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Children and COVID-19 Research Library

UNICEF Innocenti's curated library of COVID-19 + Children research

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HIV and SRH healthcare delivery experiences of South African healthcare workers and adolescents and young people during COVID-19

AUTHOR(S)
Jane Kelly; Lesley Gittings; Christina Laurenzi (et al.)

Published: August 2022   Journal: Psychology, Health & Medicine
While substantial research has emerged from the frontlines of the COVID-19 pandemic, as well as from studies with adolescent populations, there has been a dearth of research focused in South Africa on the context-specific experiences of healthcare workers (HCWs) and the adolescents and young people (AYP) to whom they provide services. This article documents the experiences of provision and receipt of HIV and sexual and reproductive health (SRH) services during the COVID-19 pandemic from the perspective of South African HCWs (n = 13) and AYP (n = 41, ages 17–29).
Child, adolescent, and caregiver mental health difficulties and associated risk factors early in the COVID-19 pandemic in South Africa

AUTHOR(S)
Jenny Bloom; Anusha Lachman; Ezethu Gaxo (et al.)

Published: August 2022   Journal: Child and Adolescent Psychiatry and Mental Health
At the onset of the COVID-19 pandemic in early 2020 in South Africa, many safety measures were implemented to protect the lives of the population. Ironically, these same safety measures have negatively impacted on the lives of children and their caregivers resulting in increased mental health problems. This study forms part of the multicountry Co-SPACE (COVID-19: Supporting Parents, Adolescents and Children during Epidemics) study that explores how families are coping during the COVID-19 pandemic, and what caregivers can do to help support their children’s mental health. This paper aims to gain a better understanding of the mental health status of families specifically in South Africa in the early onset of the pandemic during restrictive lockdown measures, and identify certain risk factors that might contribute towards deteriorating mental health. Two hundred and fifty-four South African parents and carers of children and adolescents completed an online survey about their child’s mental health as well as their own mental health during and post- hard lockdown in South Africa. Data collection took place over the period of the first and second waves of the COVID-19 pandemic in South Africa.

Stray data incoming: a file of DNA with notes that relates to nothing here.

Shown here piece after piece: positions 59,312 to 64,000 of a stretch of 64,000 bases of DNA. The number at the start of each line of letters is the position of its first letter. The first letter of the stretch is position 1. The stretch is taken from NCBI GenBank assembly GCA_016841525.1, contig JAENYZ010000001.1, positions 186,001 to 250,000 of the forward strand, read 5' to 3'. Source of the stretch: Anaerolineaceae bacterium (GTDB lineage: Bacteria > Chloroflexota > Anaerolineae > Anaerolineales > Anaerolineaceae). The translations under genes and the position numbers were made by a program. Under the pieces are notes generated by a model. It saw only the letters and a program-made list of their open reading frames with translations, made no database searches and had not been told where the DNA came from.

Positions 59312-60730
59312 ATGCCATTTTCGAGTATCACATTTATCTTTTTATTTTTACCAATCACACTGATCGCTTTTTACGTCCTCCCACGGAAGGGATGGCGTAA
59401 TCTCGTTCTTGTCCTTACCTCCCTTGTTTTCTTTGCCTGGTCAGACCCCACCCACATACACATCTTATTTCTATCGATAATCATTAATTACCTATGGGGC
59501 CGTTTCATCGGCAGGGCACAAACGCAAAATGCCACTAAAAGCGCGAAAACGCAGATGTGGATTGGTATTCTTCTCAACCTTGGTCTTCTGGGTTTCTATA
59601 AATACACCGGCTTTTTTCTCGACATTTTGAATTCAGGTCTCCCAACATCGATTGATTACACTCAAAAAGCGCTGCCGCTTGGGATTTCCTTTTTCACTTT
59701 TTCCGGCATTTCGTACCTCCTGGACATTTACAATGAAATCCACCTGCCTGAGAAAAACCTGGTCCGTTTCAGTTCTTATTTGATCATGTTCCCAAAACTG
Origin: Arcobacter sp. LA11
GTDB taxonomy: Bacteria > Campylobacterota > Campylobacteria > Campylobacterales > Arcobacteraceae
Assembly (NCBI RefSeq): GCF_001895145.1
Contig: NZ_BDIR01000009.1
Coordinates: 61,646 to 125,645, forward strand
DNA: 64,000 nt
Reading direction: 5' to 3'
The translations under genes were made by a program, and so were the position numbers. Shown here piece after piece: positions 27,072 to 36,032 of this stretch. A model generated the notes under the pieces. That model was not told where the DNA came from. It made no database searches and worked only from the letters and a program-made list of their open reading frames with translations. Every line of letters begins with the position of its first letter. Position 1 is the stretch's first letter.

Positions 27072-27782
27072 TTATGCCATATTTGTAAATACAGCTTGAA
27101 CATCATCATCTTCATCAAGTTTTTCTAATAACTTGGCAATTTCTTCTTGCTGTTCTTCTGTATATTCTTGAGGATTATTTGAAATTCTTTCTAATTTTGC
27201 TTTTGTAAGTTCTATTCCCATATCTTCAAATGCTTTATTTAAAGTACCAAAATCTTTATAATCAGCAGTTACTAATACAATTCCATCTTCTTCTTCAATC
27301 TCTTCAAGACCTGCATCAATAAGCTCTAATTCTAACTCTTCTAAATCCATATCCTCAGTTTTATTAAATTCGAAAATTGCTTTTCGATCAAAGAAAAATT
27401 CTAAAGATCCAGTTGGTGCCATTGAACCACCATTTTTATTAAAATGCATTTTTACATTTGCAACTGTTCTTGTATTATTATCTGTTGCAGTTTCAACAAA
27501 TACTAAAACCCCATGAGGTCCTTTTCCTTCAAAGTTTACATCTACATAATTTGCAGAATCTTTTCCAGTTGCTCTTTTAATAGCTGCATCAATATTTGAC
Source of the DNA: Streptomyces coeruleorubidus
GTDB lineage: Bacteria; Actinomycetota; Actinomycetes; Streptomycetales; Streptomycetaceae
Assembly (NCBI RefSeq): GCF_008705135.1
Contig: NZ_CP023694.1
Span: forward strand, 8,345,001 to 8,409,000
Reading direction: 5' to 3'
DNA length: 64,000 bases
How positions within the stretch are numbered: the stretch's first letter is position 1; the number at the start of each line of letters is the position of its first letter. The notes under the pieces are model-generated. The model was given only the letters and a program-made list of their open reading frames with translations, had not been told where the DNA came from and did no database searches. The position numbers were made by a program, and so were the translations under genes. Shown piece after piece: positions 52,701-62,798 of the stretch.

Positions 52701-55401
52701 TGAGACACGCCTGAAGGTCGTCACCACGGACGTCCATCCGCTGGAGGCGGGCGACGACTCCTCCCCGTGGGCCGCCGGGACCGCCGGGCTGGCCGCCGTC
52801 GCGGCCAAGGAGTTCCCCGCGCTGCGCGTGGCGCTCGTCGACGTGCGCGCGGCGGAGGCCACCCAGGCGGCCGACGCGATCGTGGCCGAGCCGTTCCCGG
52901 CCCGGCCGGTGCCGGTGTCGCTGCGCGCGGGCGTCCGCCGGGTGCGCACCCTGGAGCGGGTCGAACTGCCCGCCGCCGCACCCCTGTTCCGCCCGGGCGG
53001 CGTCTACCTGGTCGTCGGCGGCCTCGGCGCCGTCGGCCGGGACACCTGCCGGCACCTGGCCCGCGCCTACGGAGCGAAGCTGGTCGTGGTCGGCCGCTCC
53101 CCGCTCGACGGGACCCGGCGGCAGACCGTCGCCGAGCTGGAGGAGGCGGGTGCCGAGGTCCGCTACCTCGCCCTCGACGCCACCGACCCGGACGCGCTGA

Feeding practices in public hospitals' neonatal intensive care units: An exploration into the ways in which COVID-19 affected the best practice in Gauteng

AUTHOR(S)
Kim A. Coutts; Joanne Neille; Nicole Louw

Published: July 2022   Journal: South African Journal of Communication Disorders

South Africa’s healthcare system has a multitude of pre-existing challenges prior to the onset of the coronavirus disease 2019 (COVID-19) pandemic, ranging from reduced number of staff, lack of resources and units being at overcapacity both in the adult and paediatric populations. The neonatal intensive care units (NICUs) require a team approach to ensure best practice with vulnerable infants, but little is known about how the onset of the COVID-19 pandemic and the resultant lockdown restrictions impacted the feeding practices within the NICU. This study aimed to explore the impact that COVID-19 had on the feeding practices within the NICU settings in public hospitals in Gauteng. A qualitative design was employed with data collected in two NICUs in Gauteng. Data were collected in the form of observations and semi-structured interviews with healthcare workers (HCWs) in the NICU. Data were analysed using inductive thematic analysis.

Implications of COVID-19 labour market shock for child and household hungers in South Africa: do social protection programs protect?

AUTHOR(S)
Dambala Gelo; Johane Dikgang

Published: July 2022   Journal: Plos One